On a cold Texas night in 1852, Cara shoots dead her violent drunk scoundrel husband, Reuben. Cara’s four- and five- year-old sons, Jamey and Jake Galloway, must grow up fast. Cara inherits Reuben’s run-down saloon in the town of Serenity Falls. She makes the enterprise succeed and keeps her sons out of serious trouble.
Through their teens and young adulthood, Jake and Jamey roam the West. They try carpentry, mining, Indian scouting, and other ventures. One trade puts coins into their pockets again and again. The brothers have a real knack for gambling—poker, three-card monte, racing their favorite horse. They learn how to spot cheaters and to walk away before winning too much.
On one visit home, the brothers hear that cattle baron Wilhelm Krieg threatens to throw the town’s small farmers and other land owners off their land. Krieg wants it all for his cattle operation. Outgunned by Krieg and his thugs, Jamey conjures up a clever and dangerous con-game to save Serenity Falls and swindle Krieg.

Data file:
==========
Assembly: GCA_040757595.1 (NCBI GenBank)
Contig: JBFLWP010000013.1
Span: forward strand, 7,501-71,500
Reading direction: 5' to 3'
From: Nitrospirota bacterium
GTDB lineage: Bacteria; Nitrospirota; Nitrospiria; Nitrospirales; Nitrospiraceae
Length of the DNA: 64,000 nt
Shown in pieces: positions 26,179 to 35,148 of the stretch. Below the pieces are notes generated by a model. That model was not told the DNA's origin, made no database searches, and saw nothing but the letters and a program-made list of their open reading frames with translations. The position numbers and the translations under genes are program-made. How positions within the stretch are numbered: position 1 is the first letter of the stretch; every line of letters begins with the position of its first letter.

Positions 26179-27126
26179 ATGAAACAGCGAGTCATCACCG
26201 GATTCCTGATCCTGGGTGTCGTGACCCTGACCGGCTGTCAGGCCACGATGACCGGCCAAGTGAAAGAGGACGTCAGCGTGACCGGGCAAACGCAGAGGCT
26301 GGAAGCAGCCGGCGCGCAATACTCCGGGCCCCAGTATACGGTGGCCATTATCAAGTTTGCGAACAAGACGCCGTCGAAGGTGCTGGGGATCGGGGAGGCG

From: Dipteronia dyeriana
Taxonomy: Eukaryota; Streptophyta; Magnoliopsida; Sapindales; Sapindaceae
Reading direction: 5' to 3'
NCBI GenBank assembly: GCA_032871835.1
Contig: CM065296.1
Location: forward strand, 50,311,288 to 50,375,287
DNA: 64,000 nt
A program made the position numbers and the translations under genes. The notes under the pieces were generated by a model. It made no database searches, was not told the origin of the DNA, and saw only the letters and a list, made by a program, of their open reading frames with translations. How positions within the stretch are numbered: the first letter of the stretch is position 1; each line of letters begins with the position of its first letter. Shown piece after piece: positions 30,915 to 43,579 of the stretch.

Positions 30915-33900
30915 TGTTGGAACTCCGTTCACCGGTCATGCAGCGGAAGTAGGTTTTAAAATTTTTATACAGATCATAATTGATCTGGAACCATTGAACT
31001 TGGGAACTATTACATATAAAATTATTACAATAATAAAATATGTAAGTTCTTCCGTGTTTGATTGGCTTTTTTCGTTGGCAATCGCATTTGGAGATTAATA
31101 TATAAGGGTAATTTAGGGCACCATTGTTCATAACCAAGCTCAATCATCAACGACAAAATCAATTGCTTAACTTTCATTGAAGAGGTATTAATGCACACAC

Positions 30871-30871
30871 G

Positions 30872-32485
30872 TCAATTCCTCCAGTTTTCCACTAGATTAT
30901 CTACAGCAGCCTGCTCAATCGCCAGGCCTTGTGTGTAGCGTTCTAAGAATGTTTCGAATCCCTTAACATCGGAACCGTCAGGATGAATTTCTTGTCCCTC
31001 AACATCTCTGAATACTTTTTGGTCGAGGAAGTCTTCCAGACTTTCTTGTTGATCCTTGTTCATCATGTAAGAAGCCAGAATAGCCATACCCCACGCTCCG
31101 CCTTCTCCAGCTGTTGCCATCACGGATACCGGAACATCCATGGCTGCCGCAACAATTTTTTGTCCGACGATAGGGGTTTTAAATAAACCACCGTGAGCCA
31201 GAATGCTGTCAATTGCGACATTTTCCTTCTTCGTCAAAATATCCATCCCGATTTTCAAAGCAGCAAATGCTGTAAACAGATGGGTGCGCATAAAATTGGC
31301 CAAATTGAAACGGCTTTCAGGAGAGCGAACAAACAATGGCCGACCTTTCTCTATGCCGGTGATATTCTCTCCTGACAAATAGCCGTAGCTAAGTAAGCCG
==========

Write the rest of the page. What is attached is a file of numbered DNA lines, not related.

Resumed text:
Weinstein’s story moves fast, in places perhaps too fast. Some story lines could be further developed: romances that never really get started, friendship with an English-speaking Native American, a too-brief stint with a rag-tag remnant of the Confederate army. Several point-of-view shifts are a bit jarring. Overall, Galloway’s Gamble is an interesting period piece, and the final complicated gamble will please any reader who roots for the little guy.